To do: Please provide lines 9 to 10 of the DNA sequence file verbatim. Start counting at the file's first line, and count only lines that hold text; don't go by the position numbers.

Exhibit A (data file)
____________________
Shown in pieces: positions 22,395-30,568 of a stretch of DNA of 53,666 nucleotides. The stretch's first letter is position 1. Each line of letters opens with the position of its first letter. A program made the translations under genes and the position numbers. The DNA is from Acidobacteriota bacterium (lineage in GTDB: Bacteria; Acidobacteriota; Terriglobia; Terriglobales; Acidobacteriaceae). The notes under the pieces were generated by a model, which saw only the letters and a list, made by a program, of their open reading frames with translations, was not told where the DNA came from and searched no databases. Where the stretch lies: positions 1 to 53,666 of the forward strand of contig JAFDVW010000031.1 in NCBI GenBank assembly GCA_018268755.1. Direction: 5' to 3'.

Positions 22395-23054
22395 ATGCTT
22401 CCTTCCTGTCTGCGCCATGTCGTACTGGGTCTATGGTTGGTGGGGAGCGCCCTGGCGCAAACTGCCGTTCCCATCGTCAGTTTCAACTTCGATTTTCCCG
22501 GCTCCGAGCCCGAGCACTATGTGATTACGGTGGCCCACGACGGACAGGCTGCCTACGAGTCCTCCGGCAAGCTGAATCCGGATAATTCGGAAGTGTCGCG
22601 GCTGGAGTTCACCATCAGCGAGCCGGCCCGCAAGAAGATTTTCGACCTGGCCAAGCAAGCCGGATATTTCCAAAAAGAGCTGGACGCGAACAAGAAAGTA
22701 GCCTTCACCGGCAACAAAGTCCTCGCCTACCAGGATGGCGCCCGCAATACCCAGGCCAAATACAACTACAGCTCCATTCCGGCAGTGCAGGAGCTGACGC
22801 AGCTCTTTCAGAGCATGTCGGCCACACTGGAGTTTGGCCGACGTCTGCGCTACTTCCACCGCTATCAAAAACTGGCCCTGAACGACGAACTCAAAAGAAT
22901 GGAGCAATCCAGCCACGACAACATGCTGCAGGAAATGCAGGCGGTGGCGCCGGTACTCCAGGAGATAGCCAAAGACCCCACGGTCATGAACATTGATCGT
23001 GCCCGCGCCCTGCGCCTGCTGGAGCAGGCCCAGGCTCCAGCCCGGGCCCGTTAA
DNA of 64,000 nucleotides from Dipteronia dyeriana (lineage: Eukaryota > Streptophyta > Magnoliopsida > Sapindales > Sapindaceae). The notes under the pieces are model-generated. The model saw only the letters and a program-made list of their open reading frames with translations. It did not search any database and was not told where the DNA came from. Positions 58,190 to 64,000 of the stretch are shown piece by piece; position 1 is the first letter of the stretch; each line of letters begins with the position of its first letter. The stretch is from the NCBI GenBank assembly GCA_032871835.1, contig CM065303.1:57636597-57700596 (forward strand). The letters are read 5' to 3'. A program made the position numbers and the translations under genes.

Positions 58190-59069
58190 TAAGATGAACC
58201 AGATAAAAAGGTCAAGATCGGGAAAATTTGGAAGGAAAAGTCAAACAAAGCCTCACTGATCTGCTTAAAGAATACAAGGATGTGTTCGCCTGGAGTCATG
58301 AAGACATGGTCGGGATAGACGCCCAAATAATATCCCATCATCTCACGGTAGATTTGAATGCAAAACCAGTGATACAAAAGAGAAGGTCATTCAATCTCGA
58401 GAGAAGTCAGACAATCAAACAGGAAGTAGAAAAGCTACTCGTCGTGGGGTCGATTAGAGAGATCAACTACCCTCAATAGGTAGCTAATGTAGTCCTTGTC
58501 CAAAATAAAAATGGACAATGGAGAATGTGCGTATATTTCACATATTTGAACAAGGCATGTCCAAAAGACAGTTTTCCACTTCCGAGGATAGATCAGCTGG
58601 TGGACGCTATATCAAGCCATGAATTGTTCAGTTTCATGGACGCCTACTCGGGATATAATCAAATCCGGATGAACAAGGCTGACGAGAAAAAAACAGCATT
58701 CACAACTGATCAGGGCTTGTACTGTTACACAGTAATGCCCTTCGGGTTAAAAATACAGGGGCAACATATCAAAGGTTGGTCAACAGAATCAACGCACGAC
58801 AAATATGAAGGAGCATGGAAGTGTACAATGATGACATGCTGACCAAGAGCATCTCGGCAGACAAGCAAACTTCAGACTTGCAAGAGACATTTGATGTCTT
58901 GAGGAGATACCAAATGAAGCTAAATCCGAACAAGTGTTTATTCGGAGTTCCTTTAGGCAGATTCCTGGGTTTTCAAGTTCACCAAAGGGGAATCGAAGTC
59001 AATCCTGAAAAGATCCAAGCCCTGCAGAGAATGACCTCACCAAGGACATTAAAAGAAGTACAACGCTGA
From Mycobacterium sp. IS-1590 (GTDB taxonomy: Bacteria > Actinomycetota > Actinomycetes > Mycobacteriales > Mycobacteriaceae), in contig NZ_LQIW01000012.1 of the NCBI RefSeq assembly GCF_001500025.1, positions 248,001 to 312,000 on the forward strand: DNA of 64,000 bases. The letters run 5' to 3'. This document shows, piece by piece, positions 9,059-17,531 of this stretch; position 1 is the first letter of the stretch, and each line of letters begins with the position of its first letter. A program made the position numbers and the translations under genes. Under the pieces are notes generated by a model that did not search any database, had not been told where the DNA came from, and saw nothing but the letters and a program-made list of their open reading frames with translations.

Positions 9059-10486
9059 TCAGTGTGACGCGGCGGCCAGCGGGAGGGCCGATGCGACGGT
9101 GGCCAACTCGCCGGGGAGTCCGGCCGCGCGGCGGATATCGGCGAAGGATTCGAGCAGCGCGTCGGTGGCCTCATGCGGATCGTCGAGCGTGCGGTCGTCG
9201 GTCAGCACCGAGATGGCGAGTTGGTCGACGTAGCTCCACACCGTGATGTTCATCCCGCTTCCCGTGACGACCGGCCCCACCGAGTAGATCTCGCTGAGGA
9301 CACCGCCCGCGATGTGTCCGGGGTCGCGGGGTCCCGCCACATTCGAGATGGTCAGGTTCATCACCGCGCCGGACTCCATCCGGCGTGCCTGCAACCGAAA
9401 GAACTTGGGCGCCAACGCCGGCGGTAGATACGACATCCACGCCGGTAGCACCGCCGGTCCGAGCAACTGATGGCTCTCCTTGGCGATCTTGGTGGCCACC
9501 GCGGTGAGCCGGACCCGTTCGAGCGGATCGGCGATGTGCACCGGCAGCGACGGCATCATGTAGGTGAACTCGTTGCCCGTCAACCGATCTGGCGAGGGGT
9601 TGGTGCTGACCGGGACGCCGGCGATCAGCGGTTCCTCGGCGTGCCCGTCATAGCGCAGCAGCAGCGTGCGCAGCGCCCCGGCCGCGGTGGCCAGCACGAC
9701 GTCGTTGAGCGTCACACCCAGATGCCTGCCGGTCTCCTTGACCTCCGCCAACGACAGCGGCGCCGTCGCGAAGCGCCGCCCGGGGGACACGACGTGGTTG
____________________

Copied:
22901 GGAGCAATCCAGCCACGACAACATGCTGCAGGAAATGCAGGCGGTGGCGCCGGTACTCCAGGAGATAGCCAAAGACCCCACGGTCATGAACATTGATCGT
23001 GCCCGCGCCCTGCGCCTGCTGGAGCAGGCCCAGGCTCCAGCCCGGGCCCGTTAA